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We Will Go and Dialogue With Niger Delta Militants – Ibe Kachikwu

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Ibe KachikwuThe Minister of State for Petroleum Resources, Ibe Kachikwu has said the Federal Government is considering opening a robust dialogue with the Niger-Delta militants on the need to stop militancy in the oil rich region.

He made the statement in an interactive session with a coalition of civil societies in Lagos. Also present was the Minister of Information and Culture, Lai Mohammed.

“The military tanks cannot stop or solve problem of militancy in the Niger Delta region. I will have to go back to my brothers; they are our brothers. We will go and dialogue with them,” Kachikwu said.

Kachikwu also pointed out that the fuel subsidy regime is not sustainable, hence its removal.

On why queues disappeared immediately the price of petrol was hiked, Kachikwu said:

“Queues disappeared because everybody who had incentive to hoard were no longer hoarding and those who were in the business other than hoarding petroleum business for hoarding sake left the business because there was no need to hoard. Again we were having pretentious number of consumption for subsidy payment.”

Credit: TODAY.ng

3 Comments

  1. nene+

    May 24, 2016 at 11:26 am

    Ibe give me high five on this!
    Militarising waters and creeks that takes several hours to navigate? People who don’t know Niger Delta said the new sherrif is in town to level waters and creeks and NDA?

    Dialogue and equity is the way to go. All their demands may not be met but most are genuine. Ignore parasite who have not contributed to Nigeria with any resource of theirs since 1958 yet shout deal with NDA to the roof top Niger Delta have fed Nigeria before I was born they deserve better than they get.

    Some people who will rush to insult have never crossed Ore!

  2. nnenne

    May 25, 2016 at 1:00 am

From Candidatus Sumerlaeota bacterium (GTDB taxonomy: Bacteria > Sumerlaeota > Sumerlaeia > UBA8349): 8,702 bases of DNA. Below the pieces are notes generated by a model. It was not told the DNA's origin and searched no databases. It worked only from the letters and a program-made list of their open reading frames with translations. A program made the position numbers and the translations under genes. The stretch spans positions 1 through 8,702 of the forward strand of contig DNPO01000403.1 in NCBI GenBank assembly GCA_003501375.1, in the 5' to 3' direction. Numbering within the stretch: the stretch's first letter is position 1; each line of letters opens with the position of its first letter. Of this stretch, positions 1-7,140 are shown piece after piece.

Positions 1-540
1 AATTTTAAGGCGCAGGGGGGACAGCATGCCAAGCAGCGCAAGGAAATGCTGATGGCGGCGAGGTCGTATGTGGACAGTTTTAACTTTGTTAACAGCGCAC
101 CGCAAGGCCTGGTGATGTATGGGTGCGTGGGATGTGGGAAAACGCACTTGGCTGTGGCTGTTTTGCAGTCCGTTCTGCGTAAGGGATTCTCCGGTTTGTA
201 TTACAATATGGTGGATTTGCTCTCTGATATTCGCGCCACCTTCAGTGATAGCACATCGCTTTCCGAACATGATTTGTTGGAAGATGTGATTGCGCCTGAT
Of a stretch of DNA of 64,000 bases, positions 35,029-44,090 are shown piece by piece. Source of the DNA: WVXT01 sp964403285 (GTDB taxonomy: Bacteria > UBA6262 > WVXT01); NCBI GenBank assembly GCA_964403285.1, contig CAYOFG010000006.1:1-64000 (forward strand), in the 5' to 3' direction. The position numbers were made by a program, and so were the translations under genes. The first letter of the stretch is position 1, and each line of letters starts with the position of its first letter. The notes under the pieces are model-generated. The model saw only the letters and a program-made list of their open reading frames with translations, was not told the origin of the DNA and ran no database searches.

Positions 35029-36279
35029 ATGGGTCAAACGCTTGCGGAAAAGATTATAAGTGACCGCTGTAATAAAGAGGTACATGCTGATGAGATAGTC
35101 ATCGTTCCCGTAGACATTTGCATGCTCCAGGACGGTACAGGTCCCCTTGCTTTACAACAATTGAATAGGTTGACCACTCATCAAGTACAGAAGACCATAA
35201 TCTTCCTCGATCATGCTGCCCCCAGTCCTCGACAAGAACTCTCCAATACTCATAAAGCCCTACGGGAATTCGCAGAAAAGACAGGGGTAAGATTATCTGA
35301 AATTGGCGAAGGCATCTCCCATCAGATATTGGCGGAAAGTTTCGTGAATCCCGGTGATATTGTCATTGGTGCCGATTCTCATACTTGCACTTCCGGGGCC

Niger Delta certainly deserve more than they get.
    Now that oil has been found in Lagos, let’s see how Yorubas will feel if over 70% of the Wells are owned by the people of Niger delta, or even Igbos.

    Fairness and equity brings about peace.

    I am not from the Niger Delta. I have not do not and will not benefit from Nigerian oil. I don’t give a hoot about your oil.
    Am an outsider and look at things with fresh eyes!
    PEACE!

  3. Fleur

    May 25, 2016 at 4:05 am

    Good try but let it be known that you will not be successful. Here is why. You have multiple pressure points on the Nigerian populace – a falling naira, almost double fuel price, lack of salaries for at least 5 months, exorbitant prices for daily needs due to these changes, and acute hopelessness. What would you tell them? That things will be better one day? That they should endure? That this suffering they have disproportionately borne since their birth as young men is okay because Nigeria go better someday? All while they watch the president shake hands with world leaders and Zahra and her sisters keep posting pictures of skin that is not sunbeaten? I am sorry but, No. Wont work with this level of sustained acute material deprivation. This is what the oil companies and your predecessors have done UNSUCCESSFULLY. What you need is a very different strategy that actually incubates hope from within. I’m a end here. You need more info, you inbox me. But mark my words, dialogue or handing out money to agitators will not create the peace we all need in the Niger Delta. #bandageon gangrene #shortsightedness #lowhangingfruitquicklylosesitsnovelty #immediacyapproachyieldsflawedsolutions

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